Law School Application Process


The Law School Admission Council (LSAC) is a great resource to refer to when applying to law school. You can use their website to guide you through the entire application process and find resources on choosing a law school, taking the LSATs, financing law school, applying to law school, and more.

Standardized Tests

All students interested in law school are required to register for, and take, the LSAT. The test consists of five 35-minute sections of multiple choice questions and a 35-minute unscored writing sample. The LSAT is offered four times a year.

The following resources can help you prepare for the LSATs:

Credential Assembly Service (CAS)

You will need to register for the Credential Assembly Service (CAS), which will transmit your recommendations, transcripts, and LSAT score to the law schools. You cannot apply without registering.

Letter of Recommendations

Check the law school’s application for information on their requirements for your letters of recommendations. Many will request recommendations from faculty. If you are taking time-off or a gap year you can set up an online account through Interfolio to store your letters of recommendation.


Be sure to check your transcript for accuracy before submitting it. Information about requesting transcripts can be found on the Registrar’s transcript page.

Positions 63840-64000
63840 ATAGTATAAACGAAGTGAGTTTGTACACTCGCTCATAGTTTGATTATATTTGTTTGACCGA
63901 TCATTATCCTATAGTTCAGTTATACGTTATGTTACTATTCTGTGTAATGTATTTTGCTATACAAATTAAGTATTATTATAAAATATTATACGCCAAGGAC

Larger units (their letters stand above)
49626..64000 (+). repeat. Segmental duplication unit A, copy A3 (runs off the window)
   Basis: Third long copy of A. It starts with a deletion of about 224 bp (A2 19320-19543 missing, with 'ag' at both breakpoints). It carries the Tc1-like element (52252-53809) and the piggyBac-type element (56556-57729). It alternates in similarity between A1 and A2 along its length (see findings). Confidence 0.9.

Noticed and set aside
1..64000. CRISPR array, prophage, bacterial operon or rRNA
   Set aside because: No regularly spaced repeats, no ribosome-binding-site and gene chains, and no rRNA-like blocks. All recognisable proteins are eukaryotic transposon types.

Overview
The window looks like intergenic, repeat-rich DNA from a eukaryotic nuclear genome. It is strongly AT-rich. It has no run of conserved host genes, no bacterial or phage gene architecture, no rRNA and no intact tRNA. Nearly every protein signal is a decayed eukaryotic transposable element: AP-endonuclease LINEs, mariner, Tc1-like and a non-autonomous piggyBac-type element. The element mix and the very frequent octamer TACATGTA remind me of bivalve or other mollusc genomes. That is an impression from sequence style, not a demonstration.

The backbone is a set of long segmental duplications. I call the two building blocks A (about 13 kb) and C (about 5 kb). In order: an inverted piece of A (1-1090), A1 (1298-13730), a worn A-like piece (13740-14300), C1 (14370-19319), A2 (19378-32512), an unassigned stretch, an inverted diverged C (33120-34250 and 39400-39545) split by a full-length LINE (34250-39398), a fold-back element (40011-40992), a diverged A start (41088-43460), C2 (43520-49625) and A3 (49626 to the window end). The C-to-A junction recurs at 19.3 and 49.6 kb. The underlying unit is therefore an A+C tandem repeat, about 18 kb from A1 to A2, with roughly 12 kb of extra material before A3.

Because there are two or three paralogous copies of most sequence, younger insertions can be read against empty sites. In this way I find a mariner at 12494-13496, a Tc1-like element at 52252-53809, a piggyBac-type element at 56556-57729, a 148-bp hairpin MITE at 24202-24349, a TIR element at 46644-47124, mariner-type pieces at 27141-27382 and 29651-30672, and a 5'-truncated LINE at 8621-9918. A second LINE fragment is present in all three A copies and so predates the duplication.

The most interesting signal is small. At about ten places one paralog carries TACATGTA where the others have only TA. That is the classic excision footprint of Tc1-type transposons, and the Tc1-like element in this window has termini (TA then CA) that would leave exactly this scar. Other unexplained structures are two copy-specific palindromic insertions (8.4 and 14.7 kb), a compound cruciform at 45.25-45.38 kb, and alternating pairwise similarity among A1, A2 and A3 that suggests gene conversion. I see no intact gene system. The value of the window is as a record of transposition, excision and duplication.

Personal Statements, Statements of Purpose, or Essays

In general, a personal statement is a more comprehensive essay about you, your story, and your qualifications relating to a specific program or field of interest. A statement of purpose is usually more focused on the specific program.

Some general tips when crafting a personal statement:

  • Be sure to answer questions in a clear and concise manner.
  • Highlight your main qualifications related to the program
  • Tell them what makes you unique; share your story, your experience or special qualifications
  • Don’t use up your statement space explaining what the law is – this is not an academic paper, it is a personal statement
  • Let them know whey their program is appeals to you and what criteria you used in selecting the programs you applied to
  • Think about each part of your application as a spotlight where you clarify why you are applying and why you are qualified for the program
  • Have a writing tutor, faculty member, career advisor, or someone your trust review your statement
  • Be sure to proof your document carefully to ensure that it is well-written and free of errors

There may be aspects of your application that you may need to elaborate on. If this isn’t included in your other statements, you may opt to include an addendum. Addendums should be as brief and to the point as possible.


Our resume page features a writing guide and industry-specific examples. We also suggest stopping by during our drop-in hours to have one of our career advisors critique your resumé.


Not all law schools offer interviews as part of their application process. If you have an option for an interview, you can use that to your advantage to present your qualifications! We also suggest doing a mock interview, either with a friend, family member, WSAP speaking tutor or one of our career advisors.